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US, Europe and Japan to cooperate on hydrogen and fuel cell technologies

On the sidelines of the G20 Ministerial Meeting on Energy Transitions and Global Environment for Sustainable Growth, US Deputy Secretary of Energy Dan Brouillette; Japan’s Minister of Economy, Trade, and Industry Hiroshige Seko; and European Union Commissioner for Climate Action and Energy Miguel Cañete signed a joint statement of future cooperation on hydrogen and fuel cell technologies.

In the statement, METI, ENER, and DOE asserted a shared strong interest in hydrogen and fuel cell technologies which could bring significant benefits to the energy sector, the economy and to the environment. Hydrogen and fuel cells are part of a broad and sustainable energy portfolio and could be a key to opening up opportunities and value in all sectors, from transportation to industry, as well as enabling reliable, clean and affordable electricity.

The organizations have been world leaders in funding hydrogen and fuel cell programs over more than three decades and intend to strengthen their unity to accelerate the development of sustainable hydrogen and fuel cell technologies in the world.

The organizations recognize the importance of reducing the cost of hydrogen for its affordability as well as reliability. The organizations strongly believe that their envisaged cooperation can lead to expansion of international collaboration and contribute to scale-up hydrogen in the global economy.

While continuing to work with many countries through other international partnerships and collaborations, the organizations believe that they have much to gain from working together.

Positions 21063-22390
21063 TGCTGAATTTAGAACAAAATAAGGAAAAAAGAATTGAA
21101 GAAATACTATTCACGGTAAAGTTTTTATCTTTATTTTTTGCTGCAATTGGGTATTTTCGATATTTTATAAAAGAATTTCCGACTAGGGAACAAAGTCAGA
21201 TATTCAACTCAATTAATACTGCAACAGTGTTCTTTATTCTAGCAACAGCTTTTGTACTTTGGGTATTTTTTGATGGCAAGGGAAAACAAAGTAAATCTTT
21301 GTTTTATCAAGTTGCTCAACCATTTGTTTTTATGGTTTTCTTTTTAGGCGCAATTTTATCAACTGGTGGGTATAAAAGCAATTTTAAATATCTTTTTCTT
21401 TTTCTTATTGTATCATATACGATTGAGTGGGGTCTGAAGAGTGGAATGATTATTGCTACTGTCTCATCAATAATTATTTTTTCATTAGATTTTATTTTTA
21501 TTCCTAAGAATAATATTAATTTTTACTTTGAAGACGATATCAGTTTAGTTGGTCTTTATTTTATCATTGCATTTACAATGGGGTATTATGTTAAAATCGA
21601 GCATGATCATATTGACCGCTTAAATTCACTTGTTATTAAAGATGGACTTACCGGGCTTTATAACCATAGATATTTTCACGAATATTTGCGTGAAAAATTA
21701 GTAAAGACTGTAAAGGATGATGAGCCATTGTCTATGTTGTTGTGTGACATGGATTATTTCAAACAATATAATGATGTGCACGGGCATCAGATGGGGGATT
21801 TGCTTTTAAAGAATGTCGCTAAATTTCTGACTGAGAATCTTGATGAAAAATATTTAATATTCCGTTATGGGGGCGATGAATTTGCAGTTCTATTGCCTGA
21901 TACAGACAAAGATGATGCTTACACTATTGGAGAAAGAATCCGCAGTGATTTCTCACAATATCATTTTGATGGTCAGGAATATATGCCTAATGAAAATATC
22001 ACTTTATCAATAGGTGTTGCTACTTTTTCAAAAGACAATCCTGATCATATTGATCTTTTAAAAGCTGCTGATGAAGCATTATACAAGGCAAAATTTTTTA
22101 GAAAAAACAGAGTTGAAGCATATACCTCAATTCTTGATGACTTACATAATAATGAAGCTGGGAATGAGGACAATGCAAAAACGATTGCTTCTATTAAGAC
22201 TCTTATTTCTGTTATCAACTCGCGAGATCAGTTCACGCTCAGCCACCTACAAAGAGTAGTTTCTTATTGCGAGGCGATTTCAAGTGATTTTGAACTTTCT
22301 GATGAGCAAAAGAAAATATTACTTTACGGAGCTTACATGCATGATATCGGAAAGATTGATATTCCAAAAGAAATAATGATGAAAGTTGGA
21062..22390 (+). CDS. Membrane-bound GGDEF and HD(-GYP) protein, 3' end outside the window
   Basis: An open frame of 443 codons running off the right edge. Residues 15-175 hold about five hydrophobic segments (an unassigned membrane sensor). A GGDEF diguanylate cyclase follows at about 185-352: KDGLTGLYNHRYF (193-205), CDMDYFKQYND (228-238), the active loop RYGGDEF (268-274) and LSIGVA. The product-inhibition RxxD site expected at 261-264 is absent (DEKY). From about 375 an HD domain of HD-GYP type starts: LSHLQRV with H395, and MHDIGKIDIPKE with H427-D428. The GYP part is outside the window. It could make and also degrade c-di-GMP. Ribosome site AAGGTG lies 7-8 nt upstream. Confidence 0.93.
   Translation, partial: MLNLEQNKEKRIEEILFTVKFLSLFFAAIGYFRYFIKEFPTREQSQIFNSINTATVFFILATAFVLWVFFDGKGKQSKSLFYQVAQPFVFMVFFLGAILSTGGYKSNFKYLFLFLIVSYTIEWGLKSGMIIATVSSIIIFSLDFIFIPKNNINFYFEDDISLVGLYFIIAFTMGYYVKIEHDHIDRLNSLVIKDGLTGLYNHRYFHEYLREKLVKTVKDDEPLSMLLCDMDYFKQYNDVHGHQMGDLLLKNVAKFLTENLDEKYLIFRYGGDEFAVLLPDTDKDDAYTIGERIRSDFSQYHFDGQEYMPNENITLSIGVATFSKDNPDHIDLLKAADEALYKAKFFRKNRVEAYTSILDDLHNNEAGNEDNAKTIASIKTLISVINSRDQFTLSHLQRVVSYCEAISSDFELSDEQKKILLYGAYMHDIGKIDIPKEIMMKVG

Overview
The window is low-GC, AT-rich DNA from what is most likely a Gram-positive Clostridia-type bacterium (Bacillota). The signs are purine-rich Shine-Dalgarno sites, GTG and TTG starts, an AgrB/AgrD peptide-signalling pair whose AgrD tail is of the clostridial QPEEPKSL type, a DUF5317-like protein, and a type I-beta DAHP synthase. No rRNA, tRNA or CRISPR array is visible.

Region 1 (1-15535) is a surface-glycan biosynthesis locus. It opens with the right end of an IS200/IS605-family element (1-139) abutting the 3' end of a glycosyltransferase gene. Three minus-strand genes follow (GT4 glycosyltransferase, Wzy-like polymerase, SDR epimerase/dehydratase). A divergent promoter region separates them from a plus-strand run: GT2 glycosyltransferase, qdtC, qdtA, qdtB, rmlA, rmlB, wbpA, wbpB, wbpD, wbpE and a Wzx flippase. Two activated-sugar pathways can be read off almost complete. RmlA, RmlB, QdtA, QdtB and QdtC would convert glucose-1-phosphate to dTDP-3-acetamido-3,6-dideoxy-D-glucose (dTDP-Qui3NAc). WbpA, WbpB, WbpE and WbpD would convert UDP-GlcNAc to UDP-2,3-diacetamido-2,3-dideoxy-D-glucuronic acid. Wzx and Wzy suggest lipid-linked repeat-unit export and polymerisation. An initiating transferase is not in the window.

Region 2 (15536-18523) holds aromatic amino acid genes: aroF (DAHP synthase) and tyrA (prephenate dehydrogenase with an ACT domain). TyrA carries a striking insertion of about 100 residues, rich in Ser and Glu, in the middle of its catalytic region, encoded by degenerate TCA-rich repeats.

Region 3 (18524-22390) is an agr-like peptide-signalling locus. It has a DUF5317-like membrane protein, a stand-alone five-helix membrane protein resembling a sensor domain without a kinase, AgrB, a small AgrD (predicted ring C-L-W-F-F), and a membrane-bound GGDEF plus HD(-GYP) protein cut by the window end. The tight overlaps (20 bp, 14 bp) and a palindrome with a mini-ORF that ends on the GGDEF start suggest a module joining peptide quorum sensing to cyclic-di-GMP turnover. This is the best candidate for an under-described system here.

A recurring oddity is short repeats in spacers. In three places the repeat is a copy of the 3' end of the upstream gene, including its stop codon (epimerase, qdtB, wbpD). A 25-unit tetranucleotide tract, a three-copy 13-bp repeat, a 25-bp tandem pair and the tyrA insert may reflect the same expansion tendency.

The organizations intend to explore how to best initiate and implement, consistent with their energy dialogues, an effective framework for cooperation on hydrogen, possibly through developing a memorandum of cooperation (MOC) in preparation for the 2nd Hydrogen Energy Ministerial Meeting which will be held on 25 September 2019.

The organizations would plan to work together and with other countries, to accelerate progress in hydrogen technologies globally. The envisaged MOC would facilitate the development of concrete actions through cooperation in the following possible areas which are listed in the “Tokyo Statement” that was released as a Chair’s summary at the Hydrogen Energy Ministerial Meeting, held in Tokyo in October 2018.



This is good news for affordable H2 production.

Part of the $360+B/year in subsidies currently used for fossil fuels should be transferred to the H2 economy?

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